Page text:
Big Basin Redwoods State Park is a beautiful park located in Central California that is home to some of the tallest redwood trees in the world.
At the Big Basin State Park visitors can enjoy over 80 miles of easily accessible hiking trails with impressive redwood groves, incredible camping spots, waterfalls, and wildlife preservation programs, all just a short drive from Santa Cruz, San Jose and other nearby cities.
But beyond incredible hiking trails, there is also a lot of history to discover in this region. Big Basin Redwoods State Park is the oldest State Park in California and it was created at the turn of the 20th century to protect the coastal redwood trees from being logged during the Gold Rush times.
At the Big Basin Visitors Center, you can learn more about the efforts of the first female ranger who fell in love with these redwoods and dedicated her life to protecting them. Or about William Waddell, an important lumber businessman who in 1875 was attacked and fought, but unfortunately lost, a fight to a grizzly bear in these woods (like something straight from a scene in The Revenant).
Here are 5 of the top hikes and other tips for visiting the scenic Big Basin Redwoods State Park in California:
- Redwoods Loop
- Sequoia Trail
- Berry Creek Falls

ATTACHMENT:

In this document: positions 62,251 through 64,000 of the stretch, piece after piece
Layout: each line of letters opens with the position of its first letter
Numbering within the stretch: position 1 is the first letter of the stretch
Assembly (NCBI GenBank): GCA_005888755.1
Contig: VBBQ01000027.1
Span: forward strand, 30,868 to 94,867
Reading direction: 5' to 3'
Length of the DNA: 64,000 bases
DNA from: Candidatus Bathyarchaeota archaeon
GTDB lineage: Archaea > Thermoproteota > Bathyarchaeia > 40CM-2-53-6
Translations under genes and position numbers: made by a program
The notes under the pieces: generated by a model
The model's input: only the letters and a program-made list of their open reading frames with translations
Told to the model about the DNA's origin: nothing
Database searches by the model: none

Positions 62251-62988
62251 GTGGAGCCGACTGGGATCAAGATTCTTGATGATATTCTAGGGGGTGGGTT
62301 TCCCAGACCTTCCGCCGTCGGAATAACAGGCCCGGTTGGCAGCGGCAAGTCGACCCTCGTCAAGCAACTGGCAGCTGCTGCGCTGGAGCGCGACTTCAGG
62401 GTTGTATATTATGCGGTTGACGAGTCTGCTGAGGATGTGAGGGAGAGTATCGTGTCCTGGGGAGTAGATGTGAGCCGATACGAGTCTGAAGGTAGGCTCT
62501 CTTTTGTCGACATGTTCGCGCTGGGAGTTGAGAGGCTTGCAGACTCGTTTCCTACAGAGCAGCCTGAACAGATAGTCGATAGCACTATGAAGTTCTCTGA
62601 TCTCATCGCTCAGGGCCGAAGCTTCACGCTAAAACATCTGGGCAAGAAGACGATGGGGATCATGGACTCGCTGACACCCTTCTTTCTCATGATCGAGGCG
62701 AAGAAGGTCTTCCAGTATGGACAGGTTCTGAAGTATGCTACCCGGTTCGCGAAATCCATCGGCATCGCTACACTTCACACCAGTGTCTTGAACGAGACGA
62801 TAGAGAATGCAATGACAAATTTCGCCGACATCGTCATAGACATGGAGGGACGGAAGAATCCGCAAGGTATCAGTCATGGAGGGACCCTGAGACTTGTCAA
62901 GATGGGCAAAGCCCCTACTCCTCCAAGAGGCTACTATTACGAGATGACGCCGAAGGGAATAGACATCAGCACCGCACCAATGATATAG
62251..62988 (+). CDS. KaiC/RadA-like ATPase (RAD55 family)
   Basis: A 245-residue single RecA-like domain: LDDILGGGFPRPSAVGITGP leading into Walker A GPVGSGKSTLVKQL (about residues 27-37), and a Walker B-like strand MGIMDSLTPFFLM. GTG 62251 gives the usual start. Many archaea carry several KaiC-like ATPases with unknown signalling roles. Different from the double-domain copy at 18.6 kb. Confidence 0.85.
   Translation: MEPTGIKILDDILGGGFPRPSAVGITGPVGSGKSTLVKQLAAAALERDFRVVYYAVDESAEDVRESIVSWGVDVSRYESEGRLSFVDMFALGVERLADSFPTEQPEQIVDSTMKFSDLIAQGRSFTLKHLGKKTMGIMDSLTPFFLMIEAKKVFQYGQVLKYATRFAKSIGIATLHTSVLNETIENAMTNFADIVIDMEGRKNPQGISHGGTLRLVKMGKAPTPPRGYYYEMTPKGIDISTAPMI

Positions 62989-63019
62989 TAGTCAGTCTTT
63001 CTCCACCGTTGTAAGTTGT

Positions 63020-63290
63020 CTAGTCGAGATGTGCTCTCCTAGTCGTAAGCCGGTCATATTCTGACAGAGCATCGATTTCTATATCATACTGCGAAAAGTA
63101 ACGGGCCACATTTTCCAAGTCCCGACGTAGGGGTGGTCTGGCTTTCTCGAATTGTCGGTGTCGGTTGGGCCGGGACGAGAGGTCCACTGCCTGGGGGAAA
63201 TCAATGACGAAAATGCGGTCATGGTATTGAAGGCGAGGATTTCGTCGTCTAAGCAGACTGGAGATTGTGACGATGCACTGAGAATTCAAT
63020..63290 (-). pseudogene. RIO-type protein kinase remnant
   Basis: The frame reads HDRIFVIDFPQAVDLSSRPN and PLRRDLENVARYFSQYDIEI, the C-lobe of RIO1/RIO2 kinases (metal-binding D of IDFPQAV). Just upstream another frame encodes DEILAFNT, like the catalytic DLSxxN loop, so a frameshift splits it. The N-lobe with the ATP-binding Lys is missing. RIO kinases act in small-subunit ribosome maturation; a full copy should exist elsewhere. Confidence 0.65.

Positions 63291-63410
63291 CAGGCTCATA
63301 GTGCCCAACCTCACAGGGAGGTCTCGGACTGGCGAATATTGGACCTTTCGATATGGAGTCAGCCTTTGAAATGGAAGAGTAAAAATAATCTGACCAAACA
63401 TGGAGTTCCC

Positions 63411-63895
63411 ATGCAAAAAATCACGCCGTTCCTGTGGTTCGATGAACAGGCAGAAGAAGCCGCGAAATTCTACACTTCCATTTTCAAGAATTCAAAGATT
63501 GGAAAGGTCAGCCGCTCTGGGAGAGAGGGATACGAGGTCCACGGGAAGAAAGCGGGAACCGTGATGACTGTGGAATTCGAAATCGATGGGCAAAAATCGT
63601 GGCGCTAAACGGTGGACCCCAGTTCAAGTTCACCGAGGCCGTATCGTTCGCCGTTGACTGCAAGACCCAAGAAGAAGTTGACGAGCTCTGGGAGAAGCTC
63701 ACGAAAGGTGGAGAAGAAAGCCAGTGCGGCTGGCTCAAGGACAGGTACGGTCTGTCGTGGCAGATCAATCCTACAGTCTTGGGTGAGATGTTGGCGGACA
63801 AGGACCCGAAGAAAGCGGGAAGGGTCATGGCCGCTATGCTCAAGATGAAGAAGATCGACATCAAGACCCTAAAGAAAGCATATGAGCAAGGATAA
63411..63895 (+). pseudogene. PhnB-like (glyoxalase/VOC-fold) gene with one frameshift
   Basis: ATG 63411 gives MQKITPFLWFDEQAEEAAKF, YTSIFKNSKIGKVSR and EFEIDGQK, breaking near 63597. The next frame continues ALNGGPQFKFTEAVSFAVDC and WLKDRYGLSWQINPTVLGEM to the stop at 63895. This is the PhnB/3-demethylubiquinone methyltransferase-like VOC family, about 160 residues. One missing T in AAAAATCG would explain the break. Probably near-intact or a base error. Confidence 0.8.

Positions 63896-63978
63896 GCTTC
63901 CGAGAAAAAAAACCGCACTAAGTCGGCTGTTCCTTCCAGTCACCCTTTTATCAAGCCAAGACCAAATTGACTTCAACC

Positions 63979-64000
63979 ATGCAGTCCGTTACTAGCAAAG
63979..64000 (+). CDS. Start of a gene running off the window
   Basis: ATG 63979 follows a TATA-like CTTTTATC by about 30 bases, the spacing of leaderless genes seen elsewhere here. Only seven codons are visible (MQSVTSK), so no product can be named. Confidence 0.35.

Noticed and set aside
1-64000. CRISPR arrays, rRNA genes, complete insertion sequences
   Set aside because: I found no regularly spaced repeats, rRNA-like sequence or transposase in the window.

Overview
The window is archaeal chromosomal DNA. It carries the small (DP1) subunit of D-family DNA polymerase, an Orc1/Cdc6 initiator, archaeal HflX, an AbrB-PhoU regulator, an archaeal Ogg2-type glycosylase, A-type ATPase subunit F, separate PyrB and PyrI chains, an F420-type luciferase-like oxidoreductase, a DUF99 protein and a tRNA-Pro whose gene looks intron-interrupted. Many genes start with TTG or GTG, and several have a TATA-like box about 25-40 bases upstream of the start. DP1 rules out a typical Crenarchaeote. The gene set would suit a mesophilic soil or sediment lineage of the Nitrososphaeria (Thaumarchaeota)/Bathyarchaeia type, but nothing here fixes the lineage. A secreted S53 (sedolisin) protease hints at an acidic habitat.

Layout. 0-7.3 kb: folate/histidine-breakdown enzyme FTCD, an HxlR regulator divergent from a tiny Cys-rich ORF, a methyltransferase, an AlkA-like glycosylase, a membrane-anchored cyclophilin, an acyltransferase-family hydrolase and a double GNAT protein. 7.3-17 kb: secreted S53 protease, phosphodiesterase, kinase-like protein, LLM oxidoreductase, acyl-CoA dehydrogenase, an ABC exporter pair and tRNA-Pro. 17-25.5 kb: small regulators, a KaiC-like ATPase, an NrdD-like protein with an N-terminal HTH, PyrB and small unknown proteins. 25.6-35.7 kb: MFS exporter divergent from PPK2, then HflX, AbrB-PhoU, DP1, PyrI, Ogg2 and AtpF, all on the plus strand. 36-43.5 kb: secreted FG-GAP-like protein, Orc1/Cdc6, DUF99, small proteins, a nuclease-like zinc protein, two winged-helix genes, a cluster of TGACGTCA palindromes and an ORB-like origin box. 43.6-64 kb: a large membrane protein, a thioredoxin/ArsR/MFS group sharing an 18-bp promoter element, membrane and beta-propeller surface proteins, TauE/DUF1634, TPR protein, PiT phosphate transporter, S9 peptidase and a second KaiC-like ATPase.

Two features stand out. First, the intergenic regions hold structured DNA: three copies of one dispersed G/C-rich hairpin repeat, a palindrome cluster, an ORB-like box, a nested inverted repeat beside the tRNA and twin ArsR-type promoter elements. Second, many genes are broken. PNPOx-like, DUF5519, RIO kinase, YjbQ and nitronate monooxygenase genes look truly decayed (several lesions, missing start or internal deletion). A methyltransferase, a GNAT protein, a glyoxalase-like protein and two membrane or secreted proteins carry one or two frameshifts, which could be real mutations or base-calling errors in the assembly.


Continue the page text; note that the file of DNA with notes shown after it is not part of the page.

- Creeping Forest To Dool Trail
- Skyline-to-the-Sea to Waddell Beach
Layout Of The Park
The Big Basin Redwoods State Park has a lot of hiking trails ranging anywhere from short half-mile long hikes to some trails that take almost 3 days to complete.
Most of the shorter day hikes start at the Big Basin Redwoods State Park Headquarters where the Visitor’s Center is located. If you’re looking to do some day-hiking in this park, this is where you’ll want to get started.
Big Basin Redwoods State Park Headquarters was built during the park creation so here you can see the original infrastructure and buildings from 1902. At the Big Basin Headquarters visitors can find a variety of beautiful campsites in the midst of giant redwood groves and lots of hiking trails that weave through the park’s forest in all directions.
Upon arriving at the Big Basin Redwoods State Park Headquarters you’ll want to check-in at the Visitor’s Center to obtain a day parking pass for $10 and a map highlighting some of the most popular trails. The Visitor Center also has a ranger station with trail maps, trail descriptions and a few information boards covering this park’s history.
Next to the Visitor’s Center, you can also find bathrooms and a little store in case you want to get any snacks or drinks before heading out on the trails.
Before you head into the Big Basin Redwoods State Park I highly recommend downloading an offline hiking app like MAPS.ME. There is no reception at this park and a lot of the trails often intersect with others so it’s easy to get lost or sidetracked in the wrong direction while hiking. There are plenty of well-marked signs on the trails but I always like to have an offline map with me in case I take the wrong turn or get lost.